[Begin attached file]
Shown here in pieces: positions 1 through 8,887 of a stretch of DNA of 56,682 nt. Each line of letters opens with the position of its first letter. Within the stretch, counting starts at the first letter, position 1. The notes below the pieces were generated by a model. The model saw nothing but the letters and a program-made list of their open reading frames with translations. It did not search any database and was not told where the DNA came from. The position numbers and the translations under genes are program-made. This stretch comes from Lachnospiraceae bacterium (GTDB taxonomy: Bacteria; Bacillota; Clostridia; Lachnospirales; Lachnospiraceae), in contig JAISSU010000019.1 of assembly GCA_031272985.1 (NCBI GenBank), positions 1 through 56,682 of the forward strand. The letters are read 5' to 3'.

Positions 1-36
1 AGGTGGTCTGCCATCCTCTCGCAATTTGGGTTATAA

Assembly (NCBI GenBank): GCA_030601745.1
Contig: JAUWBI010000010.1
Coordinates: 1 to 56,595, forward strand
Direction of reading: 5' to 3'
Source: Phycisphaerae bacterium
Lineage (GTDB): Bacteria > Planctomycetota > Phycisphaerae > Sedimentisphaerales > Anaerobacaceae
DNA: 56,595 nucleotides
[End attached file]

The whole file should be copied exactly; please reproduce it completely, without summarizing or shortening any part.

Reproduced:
Shown here in pieces: positions 1 through 8,887 of a stretch of DNA of 56,682 nt. Each line of letters opens with the position of its first letter. Within the stretch, counting starts at the first letter, position 1. The notes below the pieces were generated by a model. The model saw nothing but the letters and a program-made list of their open reading frames with translations. It did not search any database and was not told where the DNA came from. The position numbers and the translations under genes are program-made. This stretch comes from Lachnospiraceae bacterium (GTDB taxonomy: Bacteria; Bacillota; Clostridia; Lachnospirales; Lachnospiraceae), in contig JAISSU010000019.1 of assembly GCA_031272985.1 (NCBI GenBank), positions 1 through 56,682 of the forward strand. The letters are read 5' to 3'.

Positions 1-36
1 AGGTGGTCTGCCATCCTCTCGCAATTTGGGTTATAA

Assembly (NCBI GenBank): GCA_030601745.1
Contig: JAUWBI010000010.1
Coordinates: 1 to 56,595, forward strand
Direction of reading: 5' to 3'
Source: Phycisphaerae bacterium
Lineage (GTDB): Bacteria > Planctomycetota > Phycisphaerae > Sedimentisphaerales > Anaerobacaceae
DNA: 56,595 nucleotides